Mr. Preston has ignored easy to see context of the entire chapter. By failing to use context, he has blinded himself to the real topic – the Second Advent and the end of the world (24:3). Matthew 24 does not provide proof for an early date of Revelation. Mr. Preston is guilty of using the Bible to prove his views rather than using the Bible as the basis of his views. He is only right if everything in the above list happened at the sack of Jerusalem in AD 70. Again, common sense and the daily newspaper teach that Mr. Preston is way wrong.

 

III.B. The UNTOWARD GENERATION.

Mr. Preston has made a big issue of 1 Peter 4:7,17. Most commentaries assign the date of this Book to before AD 70. Peter himself in Acts 2 tells his countrymen to escape the judgment coming upon their "untoward generation" (Acts 2:38). Recall that only one generation in the entire history of the world has ever been guilty of crucifying Jesus their Messiah. Before Pilate, the crowds cried out, "His blood be on us, and on our children" (Matt 27:25). The judgment on Jerusalem in AD 70 was God honoring this request.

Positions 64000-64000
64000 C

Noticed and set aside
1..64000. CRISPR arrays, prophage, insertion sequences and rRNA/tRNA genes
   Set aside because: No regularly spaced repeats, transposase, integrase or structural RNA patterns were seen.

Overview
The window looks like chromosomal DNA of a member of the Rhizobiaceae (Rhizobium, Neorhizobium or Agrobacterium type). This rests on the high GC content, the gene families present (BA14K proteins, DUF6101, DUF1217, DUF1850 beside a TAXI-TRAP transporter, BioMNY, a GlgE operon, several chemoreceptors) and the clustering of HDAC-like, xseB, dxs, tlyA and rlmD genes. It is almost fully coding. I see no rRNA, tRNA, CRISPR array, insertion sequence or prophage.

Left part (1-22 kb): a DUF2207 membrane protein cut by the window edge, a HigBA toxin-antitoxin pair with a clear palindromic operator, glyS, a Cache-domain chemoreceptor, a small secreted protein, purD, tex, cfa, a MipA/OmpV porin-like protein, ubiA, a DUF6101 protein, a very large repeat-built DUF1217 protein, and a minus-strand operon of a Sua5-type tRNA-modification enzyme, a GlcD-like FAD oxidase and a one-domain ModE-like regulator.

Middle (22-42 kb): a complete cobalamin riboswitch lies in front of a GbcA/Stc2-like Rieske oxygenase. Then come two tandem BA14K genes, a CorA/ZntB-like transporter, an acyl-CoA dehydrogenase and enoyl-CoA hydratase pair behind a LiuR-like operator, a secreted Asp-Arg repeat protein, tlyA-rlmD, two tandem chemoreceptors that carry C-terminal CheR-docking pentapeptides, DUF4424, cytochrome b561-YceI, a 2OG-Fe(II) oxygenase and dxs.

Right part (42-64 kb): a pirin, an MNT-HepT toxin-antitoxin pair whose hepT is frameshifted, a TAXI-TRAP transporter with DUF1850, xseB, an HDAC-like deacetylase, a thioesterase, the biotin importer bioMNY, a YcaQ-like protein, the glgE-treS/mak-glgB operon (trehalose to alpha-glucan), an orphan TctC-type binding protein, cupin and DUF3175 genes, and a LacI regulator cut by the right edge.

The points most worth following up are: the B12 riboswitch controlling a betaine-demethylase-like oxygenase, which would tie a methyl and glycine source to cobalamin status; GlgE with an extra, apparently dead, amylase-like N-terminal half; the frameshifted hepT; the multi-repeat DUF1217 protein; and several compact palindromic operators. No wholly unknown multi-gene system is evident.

Peter is writing before this judgment has fallen. While Peter’s statements certainly have bearing upon Jerusalem’s plight, it is another matter to link them to the dating of the Book of Revelation. Mr. Preston’s argument is merely his wish in assuming this link. That both John and Peter speak of the nearness of judgment does not mean that they have the same judgment in mind or that "nearness" must be seen as chronological.

Recall again that the Greek words for "nearness," "quickly," and "soon" are not technical terms. They are best understood by context. The context has several key points that can be highlighted by the following few questions:

. . . Have all the nations seen Jesus coming?

. . . Has Jesus judged individuals?

. . . Has Jesus judged the nations?

. . . Has Satan been cast into a bottomless pit for 1000 years?